MADRID (AP) — A trial opened Wednesday over a 2013 train accident in Spain that killed 80 passengers and injured 145.
Prosecutors are seeking four-year prison sentences for the train driver and for a former security director at rail infrastructure company ADIF.
On July 24, 2013, a long-distance train derailed and crashed against a concrete wall near the northwestern city of Santiago de Compostela.
The investigation showed the train was travelling at 179 kilometre-per-hour (111 miles-per-hour) on a stretch with an 80 kilometre-per-hour (50 miles-per-hour) speed limit. It was also revealed that the driver was answering a phone call from the conductor moments before the accident.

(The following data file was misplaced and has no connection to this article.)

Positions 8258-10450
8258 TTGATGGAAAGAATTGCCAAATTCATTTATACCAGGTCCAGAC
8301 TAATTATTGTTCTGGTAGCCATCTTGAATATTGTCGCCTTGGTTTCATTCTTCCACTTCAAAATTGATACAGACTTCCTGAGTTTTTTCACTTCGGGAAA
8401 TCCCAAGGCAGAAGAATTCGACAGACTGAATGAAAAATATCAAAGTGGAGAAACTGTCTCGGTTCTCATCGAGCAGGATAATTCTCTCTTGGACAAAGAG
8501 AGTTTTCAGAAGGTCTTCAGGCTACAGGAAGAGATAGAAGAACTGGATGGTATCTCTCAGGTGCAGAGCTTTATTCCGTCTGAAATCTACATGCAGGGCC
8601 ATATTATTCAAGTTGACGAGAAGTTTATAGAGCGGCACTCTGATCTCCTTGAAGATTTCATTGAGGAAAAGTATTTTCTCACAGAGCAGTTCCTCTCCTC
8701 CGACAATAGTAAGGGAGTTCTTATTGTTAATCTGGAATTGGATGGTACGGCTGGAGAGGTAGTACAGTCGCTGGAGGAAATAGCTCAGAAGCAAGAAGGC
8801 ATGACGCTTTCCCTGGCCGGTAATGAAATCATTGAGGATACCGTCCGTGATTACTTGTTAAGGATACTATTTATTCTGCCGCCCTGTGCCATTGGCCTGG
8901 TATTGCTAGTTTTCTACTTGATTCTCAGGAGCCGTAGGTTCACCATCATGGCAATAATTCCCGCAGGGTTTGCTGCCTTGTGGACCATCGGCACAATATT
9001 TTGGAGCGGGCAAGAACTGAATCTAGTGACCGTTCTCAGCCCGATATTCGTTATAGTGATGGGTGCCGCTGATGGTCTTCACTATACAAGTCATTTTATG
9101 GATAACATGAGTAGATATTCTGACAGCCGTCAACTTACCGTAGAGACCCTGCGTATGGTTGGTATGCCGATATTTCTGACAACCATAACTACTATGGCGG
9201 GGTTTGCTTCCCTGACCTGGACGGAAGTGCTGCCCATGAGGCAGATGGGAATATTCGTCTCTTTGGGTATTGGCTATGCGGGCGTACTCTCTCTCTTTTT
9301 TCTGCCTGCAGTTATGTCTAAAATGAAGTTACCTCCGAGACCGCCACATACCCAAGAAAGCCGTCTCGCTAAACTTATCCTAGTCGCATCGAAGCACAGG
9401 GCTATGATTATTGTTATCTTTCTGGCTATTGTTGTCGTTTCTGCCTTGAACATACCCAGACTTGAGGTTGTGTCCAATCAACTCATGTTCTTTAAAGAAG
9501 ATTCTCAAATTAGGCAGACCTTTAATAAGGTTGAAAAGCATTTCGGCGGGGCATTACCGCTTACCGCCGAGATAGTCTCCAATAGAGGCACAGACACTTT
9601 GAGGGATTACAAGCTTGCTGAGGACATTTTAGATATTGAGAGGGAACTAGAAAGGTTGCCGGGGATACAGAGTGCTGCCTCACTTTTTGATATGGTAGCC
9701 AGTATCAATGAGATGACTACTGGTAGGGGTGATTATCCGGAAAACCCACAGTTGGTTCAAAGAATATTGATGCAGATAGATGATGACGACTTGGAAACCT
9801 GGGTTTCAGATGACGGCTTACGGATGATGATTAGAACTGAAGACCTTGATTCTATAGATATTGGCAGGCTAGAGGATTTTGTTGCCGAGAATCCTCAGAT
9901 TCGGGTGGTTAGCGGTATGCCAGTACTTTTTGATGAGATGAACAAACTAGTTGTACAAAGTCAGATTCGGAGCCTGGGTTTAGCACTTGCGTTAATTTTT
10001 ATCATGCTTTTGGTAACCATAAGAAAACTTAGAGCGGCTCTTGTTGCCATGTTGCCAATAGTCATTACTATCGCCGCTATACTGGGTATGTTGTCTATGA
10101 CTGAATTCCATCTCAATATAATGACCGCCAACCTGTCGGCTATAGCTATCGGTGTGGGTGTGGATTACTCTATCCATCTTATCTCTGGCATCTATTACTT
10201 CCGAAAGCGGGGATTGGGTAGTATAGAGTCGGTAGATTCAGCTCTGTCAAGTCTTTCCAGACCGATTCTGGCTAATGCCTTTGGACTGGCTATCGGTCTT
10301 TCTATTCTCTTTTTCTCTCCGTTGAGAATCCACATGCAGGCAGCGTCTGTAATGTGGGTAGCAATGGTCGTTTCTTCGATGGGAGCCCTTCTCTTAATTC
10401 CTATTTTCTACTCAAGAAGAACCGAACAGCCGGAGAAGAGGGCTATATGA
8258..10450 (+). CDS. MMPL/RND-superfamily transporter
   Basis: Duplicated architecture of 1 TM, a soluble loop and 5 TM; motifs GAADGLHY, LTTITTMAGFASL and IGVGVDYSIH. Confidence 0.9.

A victims association said that it has taken too long to hold the trial.
“Some of the victims and relatives have died over the years. For them there will never be justice and unfortunately nothing can be done”, they said in a statement reported by Spain’s state news agency EFE.
The victims are claiming damages of 58.6 million euros ($57 million)
The trial is expected to last several months, with 669 witnesses to be heard.